Inflation forcing Canadians to tighten belts again

01 September 2022 2 min. read
More news on

Persistent high inflation is making Canadians return to their pandemic downturn behaviours – including cutting down on non-essentials and trading down to cheaper alternatives.

The latest edition of EY’s Future Consumer Index Survey found 80% of Canadian consumers are concerned about their finances amid the rising cost of living. Low-income Canadians were most concerned (87%), followed by middle-class (77%) and high-income (64%).

Low-income Canadians devote a larger portion of their overall budget to rent, food, and transportation – all of which have skyrocketed in cost. They are also less likely to have savings or investments to fall back on in hard economic times.

Canadians don’t expect things to get better soon, with 69% of respondents predicting their cost of living will increase further in the next six months.

Canadian consumers are tightening their spending by buying second-hand products (25%) and repairing instead of replacing products (69%). A further 72% of respondents said they no longer feel the need to keep up with seasonal fashion trends.

Consumers are highly aware of the risks and potential consequences when sharing personal information across digital channels

“Stunted by inflation, consumers are turning back to pandemic-induced behaviours – prioritizing savings over spend,” Monica Chadha, EY Canada retail leader, said. “This trend towards limiting non-essential spending and looking for more sustainable alternatives presents a challenge to fast fashion retailers.”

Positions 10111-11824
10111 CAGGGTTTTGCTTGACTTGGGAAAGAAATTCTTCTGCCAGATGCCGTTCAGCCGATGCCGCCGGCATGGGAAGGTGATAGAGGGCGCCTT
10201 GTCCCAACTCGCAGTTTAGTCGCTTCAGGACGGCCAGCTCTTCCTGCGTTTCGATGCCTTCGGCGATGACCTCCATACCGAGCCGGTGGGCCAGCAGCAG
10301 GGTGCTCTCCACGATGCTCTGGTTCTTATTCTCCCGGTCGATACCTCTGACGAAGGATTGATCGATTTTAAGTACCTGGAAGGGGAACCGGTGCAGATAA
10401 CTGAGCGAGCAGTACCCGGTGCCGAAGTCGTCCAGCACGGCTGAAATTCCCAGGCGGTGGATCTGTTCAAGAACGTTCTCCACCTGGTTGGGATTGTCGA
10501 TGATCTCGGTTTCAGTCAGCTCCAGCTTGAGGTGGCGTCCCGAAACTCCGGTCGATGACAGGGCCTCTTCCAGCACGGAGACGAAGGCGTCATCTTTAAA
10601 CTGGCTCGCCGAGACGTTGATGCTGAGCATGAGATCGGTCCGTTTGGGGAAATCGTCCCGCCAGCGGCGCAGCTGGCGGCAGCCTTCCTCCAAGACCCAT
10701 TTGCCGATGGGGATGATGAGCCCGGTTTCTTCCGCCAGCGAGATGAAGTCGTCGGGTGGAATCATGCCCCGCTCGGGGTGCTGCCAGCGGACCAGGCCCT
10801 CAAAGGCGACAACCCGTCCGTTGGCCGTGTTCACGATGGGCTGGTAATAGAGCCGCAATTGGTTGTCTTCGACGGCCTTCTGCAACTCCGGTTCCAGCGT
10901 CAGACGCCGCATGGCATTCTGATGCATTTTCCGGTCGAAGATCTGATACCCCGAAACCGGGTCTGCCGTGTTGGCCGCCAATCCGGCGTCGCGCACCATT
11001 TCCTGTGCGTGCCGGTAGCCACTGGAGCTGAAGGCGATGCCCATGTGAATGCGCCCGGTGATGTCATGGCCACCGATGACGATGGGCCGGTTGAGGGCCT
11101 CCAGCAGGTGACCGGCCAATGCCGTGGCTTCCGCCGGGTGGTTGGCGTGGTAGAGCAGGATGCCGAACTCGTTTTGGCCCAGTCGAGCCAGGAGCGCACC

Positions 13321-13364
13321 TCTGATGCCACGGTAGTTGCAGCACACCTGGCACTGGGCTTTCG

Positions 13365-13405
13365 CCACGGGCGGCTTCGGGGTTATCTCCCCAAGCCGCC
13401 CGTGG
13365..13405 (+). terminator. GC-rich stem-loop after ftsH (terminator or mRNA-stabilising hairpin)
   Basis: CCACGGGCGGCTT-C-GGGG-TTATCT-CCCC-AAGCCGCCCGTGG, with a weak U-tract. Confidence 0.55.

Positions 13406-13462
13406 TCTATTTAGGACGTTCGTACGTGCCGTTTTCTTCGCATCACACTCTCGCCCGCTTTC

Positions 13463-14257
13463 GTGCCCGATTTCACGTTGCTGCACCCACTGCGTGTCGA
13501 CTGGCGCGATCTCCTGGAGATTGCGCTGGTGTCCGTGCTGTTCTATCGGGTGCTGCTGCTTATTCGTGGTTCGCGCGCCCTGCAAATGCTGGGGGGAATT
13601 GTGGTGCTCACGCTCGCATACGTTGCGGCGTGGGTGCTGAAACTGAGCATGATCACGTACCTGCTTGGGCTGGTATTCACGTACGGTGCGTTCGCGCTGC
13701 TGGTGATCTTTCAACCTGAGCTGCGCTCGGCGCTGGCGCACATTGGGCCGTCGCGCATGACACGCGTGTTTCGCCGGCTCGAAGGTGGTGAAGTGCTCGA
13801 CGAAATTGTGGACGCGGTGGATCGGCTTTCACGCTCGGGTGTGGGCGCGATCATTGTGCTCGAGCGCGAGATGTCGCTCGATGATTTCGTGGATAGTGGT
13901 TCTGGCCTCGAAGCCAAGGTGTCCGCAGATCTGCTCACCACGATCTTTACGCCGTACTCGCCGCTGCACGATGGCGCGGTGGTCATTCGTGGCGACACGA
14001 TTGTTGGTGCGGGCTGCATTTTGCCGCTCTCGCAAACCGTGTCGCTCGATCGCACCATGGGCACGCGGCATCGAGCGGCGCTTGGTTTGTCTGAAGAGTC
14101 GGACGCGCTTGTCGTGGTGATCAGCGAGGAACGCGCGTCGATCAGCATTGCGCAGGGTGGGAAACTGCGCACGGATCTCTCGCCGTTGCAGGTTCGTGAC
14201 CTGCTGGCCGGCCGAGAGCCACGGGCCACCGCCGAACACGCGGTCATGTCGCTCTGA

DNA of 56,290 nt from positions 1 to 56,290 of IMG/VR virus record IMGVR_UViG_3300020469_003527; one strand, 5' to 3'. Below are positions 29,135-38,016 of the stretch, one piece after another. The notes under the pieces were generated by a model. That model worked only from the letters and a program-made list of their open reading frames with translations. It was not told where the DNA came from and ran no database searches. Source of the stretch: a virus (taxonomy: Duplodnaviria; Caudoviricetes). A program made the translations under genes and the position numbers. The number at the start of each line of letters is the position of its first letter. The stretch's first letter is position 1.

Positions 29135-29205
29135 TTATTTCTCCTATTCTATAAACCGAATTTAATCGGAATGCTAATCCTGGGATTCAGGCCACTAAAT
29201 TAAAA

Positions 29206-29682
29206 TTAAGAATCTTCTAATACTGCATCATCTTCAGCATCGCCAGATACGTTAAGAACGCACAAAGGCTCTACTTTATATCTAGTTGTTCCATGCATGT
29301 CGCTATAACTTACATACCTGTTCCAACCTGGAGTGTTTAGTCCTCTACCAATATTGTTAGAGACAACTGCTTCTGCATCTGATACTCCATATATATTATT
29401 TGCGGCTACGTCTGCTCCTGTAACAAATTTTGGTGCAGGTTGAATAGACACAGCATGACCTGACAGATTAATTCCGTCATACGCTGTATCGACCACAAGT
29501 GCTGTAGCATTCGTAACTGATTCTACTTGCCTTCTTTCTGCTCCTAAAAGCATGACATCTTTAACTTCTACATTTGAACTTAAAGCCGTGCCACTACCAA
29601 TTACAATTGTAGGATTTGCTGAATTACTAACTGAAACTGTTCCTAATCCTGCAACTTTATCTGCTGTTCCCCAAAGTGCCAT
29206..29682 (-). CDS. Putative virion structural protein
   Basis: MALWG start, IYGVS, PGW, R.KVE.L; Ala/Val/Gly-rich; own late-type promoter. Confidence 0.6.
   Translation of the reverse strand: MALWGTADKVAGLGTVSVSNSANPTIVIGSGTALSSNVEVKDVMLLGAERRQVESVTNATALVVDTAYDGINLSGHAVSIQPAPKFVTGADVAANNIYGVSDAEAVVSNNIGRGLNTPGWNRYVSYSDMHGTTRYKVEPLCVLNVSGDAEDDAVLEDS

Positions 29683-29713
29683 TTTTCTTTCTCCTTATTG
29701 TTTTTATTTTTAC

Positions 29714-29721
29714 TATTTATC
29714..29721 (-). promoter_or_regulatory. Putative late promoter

Squeezed consumers also have less leeway to buy “green,” with 68% put off from purchasing sustainable products due to higher price points.

And now for something completely digital

Driven by younger and more affluent consumers, fewer than 1 in 10 Canadians say they have used digital currency, experienced the metaverse, or purchased a virtual product. In its current practical application, the metaverse exists within popular social multiplayer videogames such as Fortnite and Minecraft where children can buy “griddy dance” emotes for their Darth Vader avatar.

“Newer forms of digital goods and services present opportunities for companies to invest in developing channels to differentiate their brand experience, innovate, and capture more consumer data,” Elliot Morris, EY Canada grocery and consumer packaged goods leader, said. “But it’s important to keep in mind that as the digital world expands, consumers will become increasingly cautious when sharing their personal information.”

Over half of respondents are wary of sharing personal information digitally due to data breaches, Identity theft, fraud, and other concerns.